NBA history lesson and Dave Roberts’ folly


The NBA scam: From its inception in 1949 the NBA has been the most noncompetitive league in professional sports.

From the outset it was dominated by the Minneapolis Lakers. Then beginning with the 1956–57 season after Red Auerbach made the trade with the St. Louis Hawks to get the draft rights to Bill Russell (giving up star center Easy Ed McCauley and the rights to Cliff Hagan, both of whom contributed to making the Hawks one of the best teams in the history of the NBA) the Celtics dominated until Russell’s retirement in 1969.

The 1970s comprise the only period during which no team dominated and the league was actually competitive. But it was also enormously boring which resulted in fans staying away and TV ratings declining.

Then came the 1980s and Larry Bird and Magic Johnson and the league was once again popular but once again noncompetitive as the Lakers and Celtics dominated.

In the 1990s it was Michael Jordan/Phil Jackson’s Chicago Bulls that dominated. After Jackson moved to the L.A. Lakers, the 2000s saw the Lakers dominate, winning five of the 10 titles. Today, similar to the ‘80s, there are only two teams out of the 30 presently in the league that have a chance to win the title, Golden State and Cleveland.

The 82-game regular season is a mockery. The games are basically meaningless because only the very worst teams in the league fail to qualify for the playoffs. The playoffs themselves are relatively pointless because virtually everybody knows that the finals are going to be between Golden State and Cleveland. Right now the only interest is the series between Houston and San Antonio. But what difference does that make? Golden State is an odds-on favorite to beat either one easily. As for the East, there is no team that can measure up to Cleveland. For the record, as of this writing, neither Golden State nor Cleveland has lost a playoff game this year.

Roberts’ folly: A while back Dodgers’ manager Dave Roberts made the statement that regardless of how well rookie sensation Cody Bellinger hit, weak-hitting Joc Pederson was going to get his job back because Roberts didn’t believe a regular should lose his job due to injury or illness, and Bellinger would be given a ticket back to the bushes. This type of reasoning shouldn’t surprise longtime Roberts-watchers. Had Roberts been managing the 1925 Yankees instead of Miller Huggins, Wally Pipp would never have lost his job to Lou Gehrig.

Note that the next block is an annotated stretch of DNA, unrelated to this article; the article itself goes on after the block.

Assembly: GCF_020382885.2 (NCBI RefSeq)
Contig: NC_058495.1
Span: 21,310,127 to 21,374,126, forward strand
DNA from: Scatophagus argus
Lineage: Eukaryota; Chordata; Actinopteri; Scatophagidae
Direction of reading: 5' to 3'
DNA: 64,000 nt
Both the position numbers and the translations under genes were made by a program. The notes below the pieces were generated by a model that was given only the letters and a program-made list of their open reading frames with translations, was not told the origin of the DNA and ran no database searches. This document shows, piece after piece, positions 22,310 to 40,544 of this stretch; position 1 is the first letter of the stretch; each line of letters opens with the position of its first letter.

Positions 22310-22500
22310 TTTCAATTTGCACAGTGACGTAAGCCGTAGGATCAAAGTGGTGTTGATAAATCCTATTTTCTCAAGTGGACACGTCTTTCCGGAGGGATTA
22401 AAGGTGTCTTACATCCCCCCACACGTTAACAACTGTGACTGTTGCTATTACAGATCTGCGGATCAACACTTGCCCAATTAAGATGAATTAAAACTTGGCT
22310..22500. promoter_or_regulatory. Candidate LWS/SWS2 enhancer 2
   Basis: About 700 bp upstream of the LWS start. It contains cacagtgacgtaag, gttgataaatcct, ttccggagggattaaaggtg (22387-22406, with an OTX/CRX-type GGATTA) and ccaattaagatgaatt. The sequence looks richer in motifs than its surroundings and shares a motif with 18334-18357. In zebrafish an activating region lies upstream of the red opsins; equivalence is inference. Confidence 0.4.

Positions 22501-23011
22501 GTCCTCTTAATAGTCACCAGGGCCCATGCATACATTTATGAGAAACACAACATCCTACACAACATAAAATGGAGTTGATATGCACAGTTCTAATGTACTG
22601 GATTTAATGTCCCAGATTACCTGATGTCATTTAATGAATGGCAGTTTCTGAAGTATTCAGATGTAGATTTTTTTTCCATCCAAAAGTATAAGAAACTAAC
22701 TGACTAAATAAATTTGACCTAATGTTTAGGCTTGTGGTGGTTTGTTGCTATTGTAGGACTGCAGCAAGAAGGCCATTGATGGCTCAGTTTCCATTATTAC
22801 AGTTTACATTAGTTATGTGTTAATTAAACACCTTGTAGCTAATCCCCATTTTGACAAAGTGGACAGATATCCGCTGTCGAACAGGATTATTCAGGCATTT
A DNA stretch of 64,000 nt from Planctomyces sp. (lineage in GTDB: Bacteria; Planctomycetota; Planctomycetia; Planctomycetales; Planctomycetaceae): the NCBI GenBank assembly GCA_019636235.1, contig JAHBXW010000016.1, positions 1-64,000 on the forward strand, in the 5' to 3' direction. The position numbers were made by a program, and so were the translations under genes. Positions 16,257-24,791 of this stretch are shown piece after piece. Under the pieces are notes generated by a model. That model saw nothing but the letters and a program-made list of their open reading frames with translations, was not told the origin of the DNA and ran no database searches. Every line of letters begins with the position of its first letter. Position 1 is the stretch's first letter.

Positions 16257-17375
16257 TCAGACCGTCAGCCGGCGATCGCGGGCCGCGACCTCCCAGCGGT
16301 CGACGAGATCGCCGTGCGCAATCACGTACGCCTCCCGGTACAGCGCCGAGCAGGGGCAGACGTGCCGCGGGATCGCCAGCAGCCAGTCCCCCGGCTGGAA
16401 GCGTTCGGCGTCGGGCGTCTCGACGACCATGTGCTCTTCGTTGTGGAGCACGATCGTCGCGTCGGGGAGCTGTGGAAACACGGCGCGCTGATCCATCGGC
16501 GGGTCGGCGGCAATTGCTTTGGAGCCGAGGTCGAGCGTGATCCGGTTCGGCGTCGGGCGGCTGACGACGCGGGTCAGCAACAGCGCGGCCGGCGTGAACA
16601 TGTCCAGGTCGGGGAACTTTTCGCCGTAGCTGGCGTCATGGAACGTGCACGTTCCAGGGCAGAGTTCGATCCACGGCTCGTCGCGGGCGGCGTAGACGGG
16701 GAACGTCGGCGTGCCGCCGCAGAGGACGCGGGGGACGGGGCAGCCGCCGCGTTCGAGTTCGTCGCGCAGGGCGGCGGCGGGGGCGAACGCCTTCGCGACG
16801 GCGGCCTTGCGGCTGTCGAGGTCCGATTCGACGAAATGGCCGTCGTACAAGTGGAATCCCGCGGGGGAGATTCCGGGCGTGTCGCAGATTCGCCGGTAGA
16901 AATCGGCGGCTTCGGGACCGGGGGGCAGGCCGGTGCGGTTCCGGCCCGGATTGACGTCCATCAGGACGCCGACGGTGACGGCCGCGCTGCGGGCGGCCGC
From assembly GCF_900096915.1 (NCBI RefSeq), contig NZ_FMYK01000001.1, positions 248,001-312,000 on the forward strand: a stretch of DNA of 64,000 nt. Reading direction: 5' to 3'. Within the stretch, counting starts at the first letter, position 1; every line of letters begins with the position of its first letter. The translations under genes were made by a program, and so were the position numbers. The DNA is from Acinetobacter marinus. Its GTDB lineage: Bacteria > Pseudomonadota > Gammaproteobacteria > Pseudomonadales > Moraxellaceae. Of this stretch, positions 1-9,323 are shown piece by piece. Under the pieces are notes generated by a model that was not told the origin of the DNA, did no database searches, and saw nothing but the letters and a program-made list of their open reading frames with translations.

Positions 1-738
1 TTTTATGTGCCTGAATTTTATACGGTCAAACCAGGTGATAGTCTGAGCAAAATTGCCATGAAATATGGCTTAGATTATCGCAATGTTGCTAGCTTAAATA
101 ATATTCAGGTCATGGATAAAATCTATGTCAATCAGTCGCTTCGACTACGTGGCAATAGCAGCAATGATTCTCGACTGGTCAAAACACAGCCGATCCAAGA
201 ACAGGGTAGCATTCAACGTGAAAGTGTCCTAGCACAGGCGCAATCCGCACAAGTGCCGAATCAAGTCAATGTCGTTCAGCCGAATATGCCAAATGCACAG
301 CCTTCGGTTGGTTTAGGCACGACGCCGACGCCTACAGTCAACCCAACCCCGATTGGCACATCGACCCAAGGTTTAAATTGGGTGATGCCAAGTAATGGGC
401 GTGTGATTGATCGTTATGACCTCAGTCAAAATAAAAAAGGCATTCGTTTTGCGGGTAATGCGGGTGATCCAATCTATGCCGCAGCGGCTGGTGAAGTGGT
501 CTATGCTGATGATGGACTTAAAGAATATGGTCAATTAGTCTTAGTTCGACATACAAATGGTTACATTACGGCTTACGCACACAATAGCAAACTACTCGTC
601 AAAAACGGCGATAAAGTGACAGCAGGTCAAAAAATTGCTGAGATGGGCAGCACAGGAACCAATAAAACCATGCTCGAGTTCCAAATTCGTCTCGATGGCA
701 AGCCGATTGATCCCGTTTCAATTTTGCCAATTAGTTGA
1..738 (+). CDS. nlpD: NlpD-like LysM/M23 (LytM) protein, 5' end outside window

But Bellinger has been such a star; even Roberts won’t be able to send him down.

Roberts somehow loves people who can’t hit. Peterson is inked in as his starting center fielder despite his .208 batting average, which is a pretty accurate assessment of his ability to hit major league pitching. As puzzling, 26-year-old infielder Chris Taylor changed his swing over the winter, had a sparkling spring, and is presently batting .353 in part time play. Yet Roberts insists on starting ancient Chase Utley at second base, maybe because of his .100 batting average. Young, vibrant and .353 vs. old, creaky and .100? You make the call.

To make matters even worse, despite a plethora of talented hitters on the bench Roberts sticks with Yasiel Puig in right field. Puig is a spectacular fielder with the best arm I have ever seen on a right fielder. But he is still playing only because of his spectacular start when he first appeared on the scene a few years ago, and hope springs eternal. Then it was discovered he had a weakness for a low breaking curve in the dirt on the outside. Now, however, his weakness seems to be a waist high fastball down the middle. But he looks great when he swings and misses by a mile and then acts petulantly. Call me crazy, but his arm is so strong and accurate I think they should try to convert him into a pitcher.

The bottom line is that Cody Bellinger should be the first name inked in on every lineup card Roberts makes out and Taylor should be a regular, also, until the pitchers find some way to get them out, which I doubt will ever happen. I thought Bellinger might have a weakness for a high fastball. Then I saw him blast a high fastball into the upper deck.

Tony Medley is the author of three books including “UCLA Basketball: The Real Story,” the first book written on UCLA basketball. Visit

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